Euro 2012 has once again encapsulated Europe; shaping the evening schedules for football fanatics across the continent.
The prestigious tournament has lived up to its billing and provided us with what we crave: entertaining, gripping football matches.
For most of us however, international football isn’t a priority, it’s more of a sideshow designed to keep us amused over the summer months when we don’t have to worry about contract talks stalling or what formation Sir Alex is going to line up to negotiate a tricky away fixture.
How many people would swap seeing their club lift the league title, for their country lifting the European Championship this summer? No, me neither.
Even when we watch the competition we think about United’s players. Oddly, Manchester United only has six representatives at this summer’s tournament; a mere three of whom are likely to feature in all their country’s matches – Nani, Ashley Young and Danny Welbeck. This inevitably leads us into inspecting other players more intently, in the hope of finding a hidden gem who could bolster United’s ranks.
The Only Utd Player Remaining
Don’t be fooled, this is an age-old trap! The worst time to sign a player is after he has performed well in a major tournament, be that the World Cup or the European Championships. But why is this?
Firstly, the eyes of the world are watching the tournament. Everyone has had the opportunity to see how talented the players are, and this includes all clubs and their scouting systems. The players’ club will be aware of this, and based on the basic economic principle of ‘supply and demand’, they will up the price of their star.
For example, it has been widely reported that Everton manager David Moyes is a long-term admirer of Croatian striker Mario Mandzukic, and had the Wolfsburg striker lined up to partner his fellow countryman Nikica Jelavic upfront for Everton. However, the German club have reportedly upped his market price from £7 million to £15 million due to his impressive performances at this summer’s tournament.
The player is also likely to be exhausted and in need of a break from football. The tournament is likely to have prolonged his season for approximately six weeks, and he’ll need time to recover. Added to that, he is more than likely to be indulged with success, increasing the likelihood of complacency and increased wage demands.
You also need to take into consideration that the player will have performed in a maximum of six games throughout the tournament. His strong performances could potentially have been due to him peaking during those particular matches. For players, an international tournament lasts roughly 10% of a full club season.
A look at Euro 2012 will have seen a number of major disappointments, most notably the Dutch side which houses talent such as Robin van Persie, Arjen Robben and Wesley Sneijder. All three are among the best footballers on the continent, but none came close to reaching their potential over a meagre three games.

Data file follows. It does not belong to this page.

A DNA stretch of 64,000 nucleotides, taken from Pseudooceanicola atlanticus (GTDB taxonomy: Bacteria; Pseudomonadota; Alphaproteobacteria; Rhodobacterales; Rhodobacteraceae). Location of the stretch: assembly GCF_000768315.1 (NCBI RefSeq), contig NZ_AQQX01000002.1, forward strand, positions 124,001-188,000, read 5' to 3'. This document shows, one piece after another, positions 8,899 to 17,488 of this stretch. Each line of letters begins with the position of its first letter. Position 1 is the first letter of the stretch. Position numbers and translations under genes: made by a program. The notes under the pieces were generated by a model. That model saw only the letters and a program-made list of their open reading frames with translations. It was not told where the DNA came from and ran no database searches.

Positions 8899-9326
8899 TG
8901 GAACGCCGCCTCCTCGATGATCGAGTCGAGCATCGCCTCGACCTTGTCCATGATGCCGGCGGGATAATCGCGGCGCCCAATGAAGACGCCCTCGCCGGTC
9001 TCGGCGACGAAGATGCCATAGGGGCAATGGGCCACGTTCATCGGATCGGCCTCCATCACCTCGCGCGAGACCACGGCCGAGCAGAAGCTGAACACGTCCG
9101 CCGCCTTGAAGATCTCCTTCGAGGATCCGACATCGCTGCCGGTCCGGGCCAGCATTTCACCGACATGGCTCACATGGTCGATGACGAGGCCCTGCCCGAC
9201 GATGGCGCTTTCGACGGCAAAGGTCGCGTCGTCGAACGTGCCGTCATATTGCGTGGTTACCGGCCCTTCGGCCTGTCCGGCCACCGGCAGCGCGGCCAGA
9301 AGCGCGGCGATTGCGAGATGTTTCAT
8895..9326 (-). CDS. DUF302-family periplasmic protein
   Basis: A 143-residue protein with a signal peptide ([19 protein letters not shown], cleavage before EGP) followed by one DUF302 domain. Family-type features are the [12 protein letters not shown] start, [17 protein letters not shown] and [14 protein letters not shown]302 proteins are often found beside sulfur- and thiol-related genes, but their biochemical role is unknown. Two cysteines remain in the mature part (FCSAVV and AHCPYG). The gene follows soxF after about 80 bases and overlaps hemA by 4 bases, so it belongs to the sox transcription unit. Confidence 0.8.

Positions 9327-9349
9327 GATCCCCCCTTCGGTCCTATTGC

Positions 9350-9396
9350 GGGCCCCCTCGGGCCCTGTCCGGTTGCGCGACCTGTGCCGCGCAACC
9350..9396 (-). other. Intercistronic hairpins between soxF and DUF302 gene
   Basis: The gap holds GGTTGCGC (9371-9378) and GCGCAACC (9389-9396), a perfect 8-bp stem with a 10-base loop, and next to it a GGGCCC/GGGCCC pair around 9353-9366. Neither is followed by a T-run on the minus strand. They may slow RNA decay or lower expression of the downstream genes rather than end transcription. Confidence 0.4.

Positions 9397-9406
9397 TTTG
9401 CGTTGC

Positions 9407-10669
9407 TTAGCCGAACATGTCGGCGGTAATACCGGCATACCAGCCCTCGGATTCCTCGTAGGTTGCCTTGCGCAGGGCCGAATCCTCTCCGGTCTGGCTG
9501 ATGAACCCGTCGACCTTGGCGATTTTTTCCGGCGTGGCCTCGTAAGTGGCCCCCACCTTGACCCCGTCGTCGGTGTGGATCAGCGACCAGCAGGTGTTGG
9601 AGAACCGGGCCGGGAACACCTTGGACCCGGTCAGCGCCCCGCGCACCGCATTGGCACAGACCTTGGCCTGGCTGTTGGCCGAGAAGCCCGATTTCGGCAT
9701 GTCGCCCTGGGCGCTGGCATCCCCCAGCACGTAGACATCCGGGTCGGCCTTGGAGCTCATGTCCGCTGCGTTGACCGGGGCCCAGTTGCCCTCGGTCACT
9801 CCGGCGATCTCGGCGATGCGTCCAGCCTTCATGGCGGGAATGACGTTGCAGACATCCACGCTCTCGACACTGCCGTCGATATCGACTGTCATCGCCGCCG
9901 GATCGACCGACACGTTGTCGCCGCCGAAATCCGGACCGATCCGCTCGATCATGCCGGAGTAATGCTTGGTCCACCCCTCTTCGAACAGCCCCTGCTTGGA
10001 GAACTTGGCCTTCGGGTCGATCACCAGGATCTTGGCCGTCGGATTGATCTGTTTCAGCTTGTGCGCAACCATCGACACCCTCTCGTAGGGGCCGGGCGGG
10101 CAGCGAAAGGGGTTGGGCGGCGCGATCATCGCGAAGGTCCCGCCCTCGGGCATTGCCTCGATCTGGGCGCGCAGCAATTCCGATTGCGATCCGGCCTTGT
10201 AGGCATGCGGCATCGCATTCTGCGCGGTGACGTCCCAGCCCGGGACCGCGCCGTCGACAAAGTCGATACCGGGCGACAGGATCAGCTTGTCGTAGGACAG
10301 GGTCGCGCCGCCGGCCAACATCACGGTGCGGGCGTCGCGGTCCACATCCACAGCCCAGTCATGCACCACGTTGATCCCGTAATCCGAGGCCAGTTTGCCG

For United fans however, we shouldn’t concern ourselves too heavily: our club tends to avoid making impulse signings. In recent times, the only examples of Sir Alex signing players based on fine tournament displays were Karel Poborsky (1996 – a month after reaching the final of the European Championships with the Czech Republic) and Kleberson (2003 – a year after he had played a major role in Brazil’s World Cup winning side). Both these signings were, unsurprisingly, flops.
Not Quite What We Hoped For
Especially now that United’s spending has become more measured due to financial restrictions, the club is unlikely to sign players who haven’t been long-term targets. Shinji Kagawa and Nick Powell, the two summer signings to date, have been on Ferguson’s radar for months.
Clubs that fall into the ‘tournament player’ trap are those who are self-conscious, and want to prove to their fans that they are still big players. When clubs take this mentality, rationale often goes out the window. Two recent examples of this are Chelsea and Liverpool.
In January 2011, Roman Abramovich was beginning to worry: his squad needed strengthening and question marks where appearing that maybe he wasn’t interested in the club anymore. He wanted to prove that Chelsea was still a big club, so what did he do? Spent £75 million on David Luiz and Fernando Torres. Rationale was conspicuous by its’ absence in these signings: neither player was on a run of good form and neither fitted into Chelsea’s style of play. The club would win nothing that season.
When Liverpool realised they would have to sell Torres to Chelsea, they became worried that they wouldn’t be a big club anymore. They needed to appease the fans. £120 million in transfer fees and six months later, they had drafted in a group of average English players alongside only two long-term targets – Luis Suarez and Charlie Adam. They were to go and suffer their joint second worst league finish in fifty years. Again, irrational signings were the main factor.
Neither of the above examples are cases of signing players based on tournament form, but the same reasoning and logic, or lack of, is applied.
Spending large amounts of money on transfers does pacify fans. It’s a signal that the club has potential; for many supporters big money signings are as exciting as winning trophies. The support has the thrill of expectation and the illusion that the club is moving forward, but this is not how to best run a football club.
Besides, there is no direct correlation between large transfer fees and success on the pitch. Numerous studies show that a club is more likely to improve if it offers higher wages to existing players, rather than splash out fees on new recruits.
So sit back and enjoy the festival of football, but let others have their thrills before the season has begun, and let’s enjoy ours at its conclusion.